• Hugh Hardy

Gutting and Re-Wiring a Vintage ES-345 Doesn’t Phase Me!



G.A.S. got me again, and I drove to Sudbury (3 hours each way, give or take) for this 1962 Gibson ES-345… a nice outing for me and the wife (who co-incidentally had a piece of her Mum’s furniture to pick up there… so it was “all good”).


The skinny – there’s a Bigsby repair, and a re-fret, but not much else touched. Even the pickups are still sealed! I just can’t live with Stereo or Varitone, so the first thing I normally do with these is rip out the Varitone and harness and put in a premium mono harness with great caps and pots. Better tone – plus a savings on the weight – this guitar now Varitone-less, weighs in at 8lbs 5oz. I actually bought a teeny weeny little circular saw for my Dremel Tool – my best bet at opening one pickup to flip the magnet, before gently re-soldering the cover back on. You may not know this, but most ES-345s have the pickups out-of-phase. It doesn’t affect the middle position when you’re using 2 amps in stereo, but it sure does if you use one amp! When I say “most” ES-345s have out-of-phase pickups, according to my 300 series guy, Charlie Gelber at OK Guitars, this was a bit “random” at the Gibson plant, and some ES-345s actually have in-phase pickups…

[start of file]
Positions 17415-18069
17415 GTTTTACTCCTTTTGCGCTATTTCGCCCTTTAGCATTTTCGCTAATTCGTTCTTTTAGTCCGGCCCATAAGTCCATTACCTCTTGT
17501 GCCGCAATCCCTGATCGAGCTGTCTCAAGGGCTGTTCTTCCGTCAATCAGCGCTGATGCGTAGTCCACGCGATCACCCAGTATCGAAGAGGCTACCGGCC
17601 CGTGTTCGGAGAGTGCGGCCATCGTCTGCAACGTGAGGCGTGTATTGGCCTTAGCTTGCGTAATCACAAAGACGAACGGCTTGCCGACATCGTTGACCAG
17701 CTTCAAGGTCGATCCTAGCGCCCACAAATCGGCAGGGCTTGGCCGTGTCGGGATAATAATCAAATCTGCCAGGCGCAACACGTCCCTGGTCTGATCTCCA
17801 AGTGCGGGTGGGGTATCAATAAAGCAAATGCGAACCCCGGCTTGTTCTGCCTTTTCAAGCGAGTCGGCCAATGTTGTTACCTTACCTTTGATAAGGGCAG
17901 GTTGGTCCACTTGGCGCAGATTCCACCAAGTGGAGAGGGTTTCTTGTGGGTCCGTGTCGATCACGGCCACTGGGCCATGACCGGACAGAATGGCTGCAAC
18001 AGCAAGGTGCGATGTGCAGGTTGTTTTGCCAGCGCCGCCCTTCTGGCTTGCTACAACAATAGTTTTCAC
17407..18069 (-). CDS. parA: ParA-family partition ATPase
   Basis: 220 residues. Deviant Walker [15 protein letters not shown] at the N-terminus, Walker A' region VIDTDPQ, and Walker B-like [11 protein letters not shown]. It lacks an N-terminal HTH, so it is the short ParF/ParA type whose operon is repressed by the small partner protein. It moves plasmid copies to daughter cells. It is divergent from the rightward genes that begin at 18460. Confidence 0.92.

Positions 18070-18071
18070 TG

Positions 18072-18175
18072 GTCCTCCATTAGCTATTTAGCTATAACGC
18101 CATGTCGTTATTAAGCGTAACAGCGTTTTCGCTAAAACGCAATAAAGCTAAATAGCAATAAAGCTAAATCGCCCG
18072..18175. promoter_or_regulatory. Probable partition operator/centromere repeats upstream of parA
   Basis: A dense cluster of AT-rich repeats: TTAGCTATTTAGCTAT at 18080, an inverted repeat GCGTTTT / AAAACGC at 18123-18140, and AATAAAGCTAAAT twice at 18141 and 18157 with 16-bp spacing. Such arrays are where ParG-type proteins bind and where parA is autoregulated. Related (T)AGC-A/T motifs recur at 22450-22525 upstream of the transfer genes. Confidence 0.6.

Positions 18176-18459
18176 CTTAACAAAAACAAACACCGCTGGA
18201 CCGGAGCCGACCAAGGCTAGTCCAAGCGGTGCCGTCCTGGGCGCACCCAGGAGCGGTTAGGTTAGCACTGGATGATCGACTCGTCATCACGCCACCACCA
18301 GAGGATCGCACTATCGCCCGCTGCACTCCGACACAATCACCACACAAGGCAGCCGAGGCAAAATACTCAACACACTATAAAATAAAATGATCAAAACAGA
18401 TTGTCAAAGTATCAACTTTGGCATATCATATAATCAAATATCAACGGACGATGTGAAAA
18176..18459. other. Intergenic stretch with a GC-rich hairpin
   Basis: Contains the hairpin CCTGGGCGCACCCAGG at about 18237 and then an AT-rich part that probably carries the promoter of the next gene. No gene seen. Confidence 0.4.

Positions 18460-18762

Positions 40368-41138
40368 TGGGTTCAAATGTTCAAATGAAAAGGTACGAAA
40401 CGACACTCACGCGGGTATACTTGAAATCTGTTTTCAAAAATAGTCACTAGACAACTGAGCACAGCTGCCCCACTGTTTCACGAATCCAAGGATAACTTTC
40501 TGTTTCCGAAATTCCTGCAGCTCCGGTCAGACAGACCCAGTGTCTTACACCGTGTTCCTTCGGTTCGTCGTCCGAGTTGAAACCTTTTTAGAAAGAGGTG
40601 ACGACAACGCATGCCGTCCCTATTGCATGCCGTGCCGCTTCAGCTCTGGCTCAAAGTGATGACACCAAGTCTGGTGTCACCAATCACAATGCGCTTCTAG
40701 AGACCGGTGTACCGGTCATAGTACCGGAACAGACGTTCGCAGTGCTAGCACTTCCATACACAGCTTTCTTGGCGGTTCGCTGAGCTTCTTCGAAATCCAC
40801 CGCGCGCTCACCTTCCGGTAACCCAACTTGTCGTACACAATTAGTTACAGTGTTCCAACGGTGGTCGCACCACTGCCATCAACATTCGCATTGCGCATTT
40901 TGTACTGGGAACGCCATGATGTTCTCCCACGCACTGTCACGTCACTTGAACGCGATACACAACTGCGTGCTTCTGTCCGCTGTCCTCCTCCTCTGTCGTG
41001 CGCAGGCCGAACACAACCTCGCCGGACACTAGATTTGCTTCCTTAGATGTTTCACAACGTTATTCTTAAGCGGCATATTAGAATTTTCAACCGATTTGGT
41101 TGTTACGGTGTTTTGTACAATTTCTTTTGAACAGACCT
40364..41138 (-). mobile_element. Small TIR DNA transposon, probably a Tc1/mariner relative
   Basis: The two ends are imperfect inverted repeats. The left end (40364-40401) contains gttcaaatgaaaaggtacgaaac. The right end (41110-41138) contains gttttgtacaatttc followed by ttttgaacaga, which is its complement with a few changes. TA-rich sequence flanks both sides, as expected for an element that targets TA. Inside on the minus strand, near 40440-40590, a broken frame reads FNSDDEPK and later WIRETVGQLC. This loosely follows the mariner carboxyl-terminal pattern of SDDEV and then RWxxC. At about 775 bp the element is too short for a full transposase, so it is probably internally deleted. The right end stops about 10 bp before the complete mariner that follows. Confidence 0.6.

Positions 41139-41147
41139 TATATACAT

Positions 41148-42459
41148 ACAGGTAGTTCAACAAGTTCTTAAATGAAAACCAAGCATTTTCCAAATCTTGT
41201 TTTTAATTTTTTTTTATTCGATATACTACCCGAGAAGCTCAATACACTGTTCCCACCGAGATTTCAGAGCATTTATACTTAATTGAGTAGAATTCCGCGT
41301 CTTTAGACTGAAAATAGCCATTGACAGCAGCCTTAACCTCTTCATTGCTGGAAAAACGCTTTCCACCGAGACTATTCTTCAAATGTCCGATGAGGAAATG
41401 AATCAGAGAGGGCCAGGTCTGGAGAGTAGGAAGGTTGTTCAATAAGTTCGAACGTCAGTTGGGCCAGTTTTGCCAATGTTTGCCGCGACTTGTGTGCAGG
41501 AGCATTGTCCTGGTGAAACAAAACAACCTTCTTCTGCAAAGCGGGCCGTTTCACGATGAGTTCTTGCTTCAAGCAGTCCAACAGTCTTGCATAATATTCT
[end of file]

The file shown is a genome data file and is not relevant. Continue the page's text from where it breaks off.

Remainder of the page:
Well, low and behold! It’s a miracle! This ’62 has in-phase pickups! And it’s double good fortune, because these are sealed PAFs, and although I was prepared to molest one (delicately) in the name of TONE, I actually don’t have to.


Let me add that this guitar is a monster! The tone is full yet articulate.

The Bigsby works great – SO GREAT, that I wasn’t prepared to pull off the “Custom Made” plaque and use the pre-drilled stop tail holes (often another “standard practice” for me) to ditch the Bigsby and save another 1/2 lb or so. The neck is wide and a medium depth front to back, yet it has “shoulders” – and is therefore very comfortable to play.

All-in-all, I’m smitten (again).

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